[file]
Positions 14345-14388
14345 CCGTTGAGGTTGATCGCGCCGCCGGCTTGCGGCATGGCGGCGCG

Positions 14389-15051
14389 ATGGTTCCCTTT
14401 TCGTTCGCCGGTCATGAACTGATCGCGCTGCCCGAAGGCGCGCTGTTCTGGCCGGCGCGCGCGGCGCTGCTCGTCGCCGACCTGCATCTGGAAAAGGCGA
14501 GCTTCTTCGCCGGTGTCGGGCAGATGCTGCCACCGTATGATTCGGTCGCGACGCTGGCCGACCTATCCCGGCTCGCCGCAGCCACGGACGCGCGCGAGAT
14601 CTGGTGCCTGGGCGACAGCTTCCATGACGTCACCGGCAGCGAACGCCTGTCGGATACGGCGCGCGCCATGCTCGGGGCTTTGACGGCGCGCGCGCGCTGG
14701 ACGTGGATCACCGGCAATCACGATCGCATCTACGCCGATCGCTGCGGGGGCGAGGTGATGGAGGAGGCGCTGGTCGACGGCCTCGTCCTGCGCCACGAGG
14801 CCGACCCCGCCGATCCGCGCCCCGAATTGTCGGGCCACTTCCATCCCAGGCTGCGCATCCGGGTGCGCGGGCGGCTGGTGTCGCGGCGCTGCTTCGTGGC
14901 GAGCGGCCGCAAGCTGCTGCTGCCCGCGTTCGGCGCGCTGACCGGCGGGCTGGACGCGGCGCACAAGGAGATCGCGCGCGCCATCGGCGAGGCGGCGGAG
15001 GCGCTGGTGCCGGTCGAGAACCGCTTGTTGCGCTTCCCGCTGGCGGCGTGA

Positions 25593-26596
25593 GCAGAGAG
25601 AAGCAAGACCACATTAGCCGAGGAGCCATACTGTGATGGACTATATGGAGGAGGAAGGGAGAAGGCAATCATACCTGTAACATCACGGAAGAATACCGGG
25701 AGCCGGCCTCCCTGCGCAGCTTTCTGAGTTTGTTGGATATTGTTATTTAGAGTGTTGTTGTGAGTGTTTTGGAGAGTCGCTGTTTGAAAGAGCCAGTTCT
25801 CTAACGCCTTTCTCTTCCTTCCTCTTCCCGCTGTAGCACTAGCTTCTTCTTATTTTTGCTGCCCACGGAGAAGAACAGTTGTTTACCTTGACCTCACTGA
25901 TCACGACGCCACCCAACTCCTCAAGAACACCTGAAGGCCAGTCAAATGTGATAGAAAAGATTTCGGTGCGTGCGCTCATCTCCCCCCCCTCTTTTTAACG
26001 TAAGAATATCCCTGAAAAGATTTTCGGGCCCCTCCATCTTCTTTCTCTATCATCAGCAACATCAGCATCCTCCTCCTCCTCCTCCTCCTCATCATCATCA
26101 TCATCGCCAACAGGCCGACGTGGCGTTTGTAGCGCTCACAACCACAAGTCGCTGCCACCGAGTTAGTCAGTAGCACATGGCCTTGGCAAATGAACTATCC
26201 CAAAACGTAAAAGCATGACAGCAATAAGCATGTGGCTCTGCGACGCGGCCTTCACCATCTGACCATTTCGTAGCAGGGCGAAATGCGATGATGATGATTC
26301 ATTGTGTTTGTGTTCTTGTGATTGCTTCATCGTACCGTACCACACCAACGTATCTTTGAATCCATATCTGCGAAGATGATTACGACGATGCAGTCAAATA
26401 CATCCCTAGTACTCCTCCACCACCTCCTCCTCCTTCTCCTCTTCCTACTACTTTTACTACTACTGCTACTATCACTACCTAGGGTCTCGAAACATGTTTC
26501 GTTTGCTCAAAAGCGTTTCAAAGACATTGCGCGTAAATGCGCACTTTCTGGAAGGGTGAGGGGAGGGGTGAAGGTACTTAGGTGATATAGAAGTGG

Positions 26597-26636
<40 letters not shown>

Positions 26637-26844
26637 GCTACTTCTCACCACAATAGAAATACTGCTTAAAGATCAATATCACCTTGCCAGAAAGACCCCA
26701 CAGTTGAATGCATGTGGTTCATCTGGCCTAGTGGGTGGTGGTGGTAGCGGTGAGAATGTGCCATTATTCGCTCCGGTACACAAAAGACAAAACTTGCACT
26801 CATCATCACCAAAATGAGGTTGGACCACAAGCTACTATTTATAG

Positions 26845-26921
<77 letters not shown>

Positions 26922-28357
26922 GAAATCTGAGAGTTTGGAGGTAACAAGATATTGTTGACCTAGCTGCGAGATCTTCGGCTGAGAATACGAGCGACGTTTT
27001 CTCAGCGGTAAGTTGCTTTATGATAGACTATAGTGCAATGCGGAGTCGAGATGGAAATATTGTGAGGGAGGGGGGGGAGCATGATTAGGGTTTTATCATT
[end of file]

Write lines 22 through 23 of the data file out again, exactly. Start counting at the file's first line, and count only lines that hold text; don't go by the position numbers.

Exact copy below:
26401 CATCCCTAGTACTCCTCCACCACCTCCTCCTCCTTCTCCTCTTCCTACTACTTTTACTACTACTGCTACTATCACTACCTAGGGTCTCGAAACATGTTTC
26501 GTTTGCTCAAAAGCGTTTCAAAGACATTGCGCGTAAATGCGCACTTTCTGGAAGGGTGAGGGGAGGGGTGAAGGTACTTAGGTGATATAGAAGTGG